All you wanted to know about Market bubbles – The Hindu BusinessLine

Clipped from: https://www.thehindubusinessline.com/opinion/columns/slate/all-you-wanted-to-know-about/article33551772.ece

Stock market indices are reaching all-time highs in 2020 in the midst of the worst global recession since World War II. There’s a chorus from fund managers and stock market analysts telling you that this is a bull market that has long way to go, with a V-shaped recovery just starting. You may also have heard the stray view that this rally is a bubble. Have you wondered what they are referring to and why?

What is it?

Nobel Laureate and economist Robert Schiller defines a bubble as market phase that ticks the following boxes. One, a situation in which news of price increase spurs investor enthusiasm. Two, it spreads by psychological contagion from person to person. Three, in the process, it amplifies stories to justify the price increases. Four, it draws in a wider class of investors. Despite doubts about the real value of the investment, they are drawn to it, partly through envy of others’ successes and partly through gambler’s excitement.

In short, a bubble is the stage of a market cycle where asset prices rise to irrationally high levels completely disconnected from the fundamental value of the underlying assets. In the process, they lure large numbers into the game in the hopes of making quick money.

Why is it important?

Like Icarus who flew too close to the sun for his own good ignoring the warnings of his father and consequently fell into the sea, all market bubbles after reaching irrationally high levels, inevitably crash. As they implode, they cause wealth destruction and it takes years to recover from the subsequent economic damage. You may have heard of the dotcom bubble of 2000 and housing bubble of 2007. Developed economies slipped into recession followed by emerging economies.

Hence like Icarus who should have heeded his father’s warning, it is important to heed market experts when they say a stock market rally is a bubble.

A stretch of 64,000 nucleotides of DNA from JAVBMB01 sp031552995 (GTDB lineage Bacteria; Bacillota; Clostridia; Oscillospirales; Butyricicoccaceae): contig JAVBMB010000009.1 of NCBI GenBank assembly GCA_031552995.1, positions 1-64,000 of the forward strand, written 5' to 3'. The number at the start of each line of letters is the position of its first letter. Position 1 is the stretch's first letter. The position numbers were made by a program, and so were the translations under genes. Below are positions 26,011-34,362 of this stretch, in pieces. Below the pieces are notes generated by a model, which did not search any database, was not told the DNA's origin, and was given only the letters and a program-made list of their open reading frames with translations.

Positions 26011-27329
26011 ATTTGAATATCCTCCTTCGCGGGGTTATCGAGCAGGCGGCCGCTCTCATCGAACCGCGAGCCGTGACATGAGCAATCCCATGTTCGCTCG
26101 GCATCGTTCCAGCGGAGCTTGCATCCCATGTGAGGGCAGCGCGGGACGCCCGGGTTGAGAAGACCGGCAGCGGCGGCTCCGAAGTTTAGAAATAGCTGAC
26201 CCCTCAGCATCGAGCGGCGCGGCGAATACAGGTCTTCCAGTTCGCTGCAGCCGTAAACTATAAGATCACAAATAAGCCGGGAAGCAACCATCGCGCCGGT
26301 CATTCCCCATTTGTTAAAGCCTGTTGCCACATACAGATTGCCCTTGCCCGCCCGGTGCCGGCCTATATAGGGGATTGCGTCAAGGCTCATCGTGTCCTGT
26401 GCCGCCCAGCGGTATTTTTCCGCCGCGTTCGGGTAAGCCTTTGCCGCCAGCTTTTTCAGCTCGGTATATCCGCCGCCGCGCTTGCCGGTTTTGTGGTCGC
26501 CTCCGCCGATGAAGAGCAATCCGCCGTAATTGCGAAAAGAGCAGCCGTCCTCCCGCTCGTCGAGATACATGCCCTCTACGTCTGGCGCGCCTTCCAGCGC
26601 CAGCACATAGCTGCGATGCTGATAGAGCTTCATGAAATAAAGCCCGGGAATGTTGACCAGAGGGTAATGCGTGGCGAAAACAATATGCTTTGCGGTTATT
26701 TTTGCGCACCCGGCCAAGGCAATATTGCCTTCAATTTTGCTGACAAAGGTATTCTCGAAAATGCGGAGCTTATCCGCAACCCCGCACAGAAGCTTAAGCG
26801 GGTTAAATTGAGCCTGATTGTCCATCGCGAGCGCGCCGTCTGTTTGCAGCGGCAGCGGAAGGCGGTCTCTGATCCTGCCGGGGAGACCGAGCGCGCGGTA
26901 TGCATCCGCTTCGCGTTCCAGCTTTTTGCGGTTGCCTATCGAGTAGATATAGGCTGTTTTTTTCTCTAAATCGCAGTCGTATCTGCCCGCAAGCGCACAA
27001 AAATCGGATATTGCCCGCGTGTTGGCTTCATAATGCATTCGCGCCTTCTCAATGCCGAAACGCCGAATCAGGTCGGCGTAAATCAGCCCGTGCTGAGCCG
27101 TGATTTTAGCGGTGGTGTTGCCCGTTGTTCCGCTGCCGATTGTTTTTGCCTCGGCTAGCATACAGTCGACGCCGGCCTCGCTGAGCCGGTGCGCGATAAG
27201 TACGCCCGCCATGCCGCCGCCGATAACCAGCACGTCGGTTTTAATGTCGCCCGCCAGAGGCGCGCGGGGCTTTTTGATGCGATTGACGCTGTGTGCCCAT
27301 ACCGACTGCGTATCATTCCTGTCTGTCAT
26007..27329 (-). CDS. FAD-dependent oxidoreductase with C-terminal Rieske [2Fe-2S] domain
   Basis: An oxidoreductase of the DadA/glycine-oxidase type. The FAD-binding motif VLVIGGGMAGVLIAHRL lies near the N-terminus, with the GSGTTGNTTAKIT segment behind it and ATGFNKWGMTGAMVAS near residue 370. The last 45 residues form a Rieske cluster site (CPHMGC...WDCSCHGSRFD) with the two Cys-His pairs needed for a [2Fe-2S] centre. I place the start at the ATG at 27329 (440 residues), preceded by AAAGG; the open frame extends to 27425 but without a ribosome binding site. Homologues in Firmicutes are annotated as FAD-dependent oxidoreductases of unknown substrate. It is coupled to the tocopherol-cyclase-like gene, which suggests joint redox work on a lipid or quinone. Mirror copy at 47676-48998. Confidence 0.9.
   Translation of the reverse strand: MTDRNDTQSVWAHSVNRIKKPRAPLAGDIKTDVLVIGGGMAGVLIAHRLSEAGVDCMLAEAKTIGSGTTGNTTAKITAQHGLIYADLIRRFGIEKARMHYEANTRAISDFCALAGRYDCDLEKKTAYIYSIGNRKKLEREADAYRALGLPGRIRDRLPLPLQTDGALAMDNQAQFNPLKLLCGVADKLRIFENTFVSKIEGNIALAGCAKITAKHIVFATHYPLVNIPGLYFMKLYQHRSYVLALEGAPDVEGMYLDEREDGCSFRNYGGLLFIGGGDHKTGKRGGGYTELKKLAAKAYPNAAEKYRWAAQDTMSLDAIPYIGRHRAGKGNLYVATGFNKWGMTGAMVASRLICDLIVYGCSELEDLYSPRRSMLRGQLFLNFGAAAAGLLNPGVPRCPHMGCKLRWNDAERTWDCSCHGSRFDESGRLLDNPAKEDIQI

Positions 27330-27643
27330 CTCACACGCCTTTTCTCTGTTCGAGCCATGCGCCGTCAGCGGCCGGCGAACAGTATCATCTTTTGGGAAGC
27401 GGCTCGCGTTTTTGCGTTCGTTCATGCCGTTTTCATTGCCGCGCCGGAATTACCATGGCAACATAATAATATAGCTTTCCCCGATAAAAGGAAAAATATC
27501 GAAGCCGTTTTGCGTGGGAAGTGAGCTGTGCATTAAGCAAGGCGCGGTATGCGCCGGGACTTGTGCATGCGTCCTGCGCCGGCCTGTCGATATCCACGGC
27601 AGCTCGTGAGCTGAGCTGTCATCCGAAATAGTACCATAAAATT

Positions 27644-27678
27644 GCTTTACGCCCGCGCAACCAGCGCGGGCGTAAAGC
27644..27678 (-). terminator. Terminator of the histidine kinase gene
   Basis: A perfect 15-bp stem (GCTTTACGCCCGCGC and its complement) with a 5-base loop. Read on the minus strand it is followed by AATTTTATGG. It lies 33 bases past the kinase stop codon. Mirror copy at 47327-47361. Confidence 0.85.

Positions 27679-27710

Why should I care?

Because it involves your wealth. If you were invested in India’s benchmark index – Nifty 50 at the peak of the dotcom bubble, you would have lost 50 per cent of your wealth by the time the index bottomed 18 months later. If you were invested in Nifty 50 at the peak of the housing bubble of 2007, you would have lost 60 per cent of your wealth 14 months later. Nifty 50 again crossed its 2007 peak only in 2014.

But spare a thought for the Americans or the Chinese. The benchmark index for US tech stocks — Nasdaq Composite took 15 years to get back to the level it reached at the height of the dotcom bubble. The Chinese as of today have still clawed back to only 60 per cent of the index levels after their main index — SSE Composite peaked in 2007. But the Chinese can take inspiration from the never-give-up attitude of the Japanese. The Nikkei has clawed back to 73 per cent of its peak value today, a full 31 years after its stock market peaked in 1989.

All this if you had invested in the index which is a basket of diversified stocks. If you had invested individually in some of poster-childs of each bubble, like real estate stocks in India in 2007, you would have lost much more of your money and permanently.

So, if you find everyone around you talking about stocks, analysts crystal-gazing far into the future, or all your friends and neighbours minting money in markets, those a sure signs of a bubble brewing.

The bottomline

If Icarus was warned not to fly too close to sun, the market equivalent is — don’t chase quick profits with speculative trades.

A weekly column that puts fun into learning

Leave a Reply

Fill in your details below or click an icon to log in:

WordPress.com Logo

You are commenting using your WordPress.com account. Log Out /  Change )

Google photo

You are commenting using your Google account. Log Out /  Change )

Twitter picture

You are commenting using your Twitter account. Log Out /  Change )

Facebook photo

You are commenting using your Facebook account. Log Out /  Change )

Connecting to %s